A couple of years ago I got an email from my son’s third grade teacher informing me, quite dramatically, that he had been tardy five times. Meanwhile it was March and he hadn’t missed a day of school all year. My response? “There is no part of me that cares about this issue at all.” I’m sure she hated me, but it was a watershed moment for me that I was done with making problems out of things that weren’t even close to being problems. She, and all of the County, could stuff those tardies right up their…

If there’s any gift to having your kids spaced apart and spending 13 consecutive years in elementary school it’s perspective. The age span has given me this sort of parental superpower of seeing my older kids thrive despite the horrible teacher, without learning cursive, and even with that stupid math that doesn’t teach borrowing. It’s made me indebted to the incredible teachers who have devoted themselves to teaching kids for nothing near what they are worth. And it’s made me understand that yes, you fight the battles, but never lose sight that elementary school is about staying curious, loving learning, and being kind on the playground. #BEKIND

I’ve got nine months left. I’m keeping my head down, staying out of trouble, and trying really really hard not to shiv anyone before graduation.


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  1. I graduated elementary school after 14 years! When the high school was in threat of being closed down I told my youngest I would sign petitions, put a sign on the front lawn but I just don’t have the energy left in me to do anymore. “Sorry your the youngest of 3, but I am burnt out!” For many years I was one of the 20 percent that do 80 percent of the work. Those young moms need to step up and take over!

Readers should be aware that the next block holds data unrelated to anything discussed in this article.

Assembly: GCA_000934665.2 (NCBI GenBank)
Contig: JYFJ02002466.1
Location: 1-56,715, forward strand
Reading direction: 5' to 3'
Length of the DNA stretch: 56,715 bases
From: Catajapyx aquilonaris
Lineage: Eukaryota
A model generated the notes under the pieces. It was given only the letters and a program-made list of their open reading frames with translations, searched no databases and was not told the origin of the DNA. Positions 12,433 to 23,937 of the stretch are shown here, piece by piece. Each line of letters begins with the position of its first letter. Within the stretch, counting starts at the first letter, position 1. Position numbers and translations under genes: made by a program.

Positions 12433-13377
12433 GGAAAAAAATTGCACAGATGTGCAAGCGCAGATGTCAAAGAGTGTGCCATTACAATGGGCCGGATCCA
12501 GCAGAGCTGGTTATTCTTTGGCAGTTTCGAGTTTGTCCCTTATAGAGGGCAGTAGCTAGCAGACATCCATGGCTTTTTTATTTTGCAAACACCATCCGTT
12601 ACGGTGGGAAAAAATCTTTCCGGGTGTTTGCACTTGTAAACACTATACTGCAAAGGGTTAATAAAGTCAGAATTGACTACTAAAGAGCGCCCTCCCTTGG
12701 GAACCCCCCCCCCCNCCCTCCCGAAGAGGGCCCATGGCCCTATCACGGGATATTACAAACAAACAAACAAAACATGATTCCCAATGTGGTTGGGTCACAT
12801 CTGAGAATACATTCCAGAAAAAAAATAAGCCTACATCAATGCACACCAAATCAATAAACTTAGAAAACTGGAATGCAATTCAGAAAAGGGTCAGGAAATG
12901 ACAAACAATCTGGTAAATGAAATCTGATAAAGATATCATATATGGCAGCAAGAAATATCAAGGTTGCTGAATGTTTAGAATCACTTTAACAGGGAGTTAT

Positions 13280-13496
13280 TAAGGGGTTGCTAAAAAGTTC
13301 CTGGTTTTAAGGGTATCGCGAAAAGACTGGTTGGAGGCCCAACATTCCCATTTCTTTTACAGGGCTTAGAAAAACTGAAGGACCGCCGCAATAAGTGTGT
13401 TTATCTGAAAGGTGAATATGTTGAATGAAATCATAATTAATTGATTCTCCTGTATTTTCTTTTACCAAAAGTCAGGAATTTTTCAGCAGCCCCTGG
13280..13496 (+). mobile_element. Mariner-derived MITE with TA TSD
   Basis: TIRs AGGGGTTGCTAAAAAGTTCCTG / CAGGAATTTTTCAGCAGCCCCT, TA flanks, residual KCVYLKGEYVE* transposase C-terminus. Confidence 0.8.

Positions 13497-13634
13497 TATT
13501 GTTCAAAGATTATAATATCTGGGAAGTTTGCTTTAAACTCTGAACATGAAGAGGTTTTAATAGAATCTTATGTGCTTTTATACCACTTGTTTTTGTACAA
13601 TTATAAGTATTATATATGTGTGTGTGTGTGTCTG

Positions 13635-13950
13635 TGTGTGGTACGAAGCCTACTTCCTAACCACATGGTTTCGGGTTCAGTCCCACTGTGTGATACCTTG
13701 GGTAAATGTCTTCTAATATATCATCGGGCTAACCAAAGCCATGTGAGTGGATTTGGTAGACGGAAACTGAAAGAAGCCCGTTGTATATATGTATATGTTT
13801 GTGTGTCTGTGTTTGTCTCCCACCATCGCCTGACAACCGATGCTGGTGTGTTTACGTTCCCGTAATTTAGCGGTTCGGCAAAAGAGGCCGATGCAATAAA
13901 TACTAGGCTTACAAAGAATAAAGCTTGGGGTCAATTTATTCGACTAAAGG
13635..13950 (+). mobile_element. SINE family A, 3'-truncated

2. This article is so me! I have 4 kids and have been doing my time in elementary school for 13 years with 2 more to go. I want my laminated VIP card!

  3. Girl, I am with You! My first one started elementary school in 1996. My 3rd, last and unevenly spaced child (sound familiar?) Will finish elementary school in 2 years and 8 months. I identify with you and it is so true!

  4. Love it! This too is my last year of elementary after 16 years. And I’m doing double duty this year with twins!! Twice the fun, right?! I totally get the “looks other parents give you” not to mention the fact that right now I am almost old enough to be the parent of the parents of the new kindergartners!!! I now have two college students, a jr high kid and my last two in elementary. It can’t end soon enough! Most parents post #timeslowdown but all I want to post is #isitoveryet?!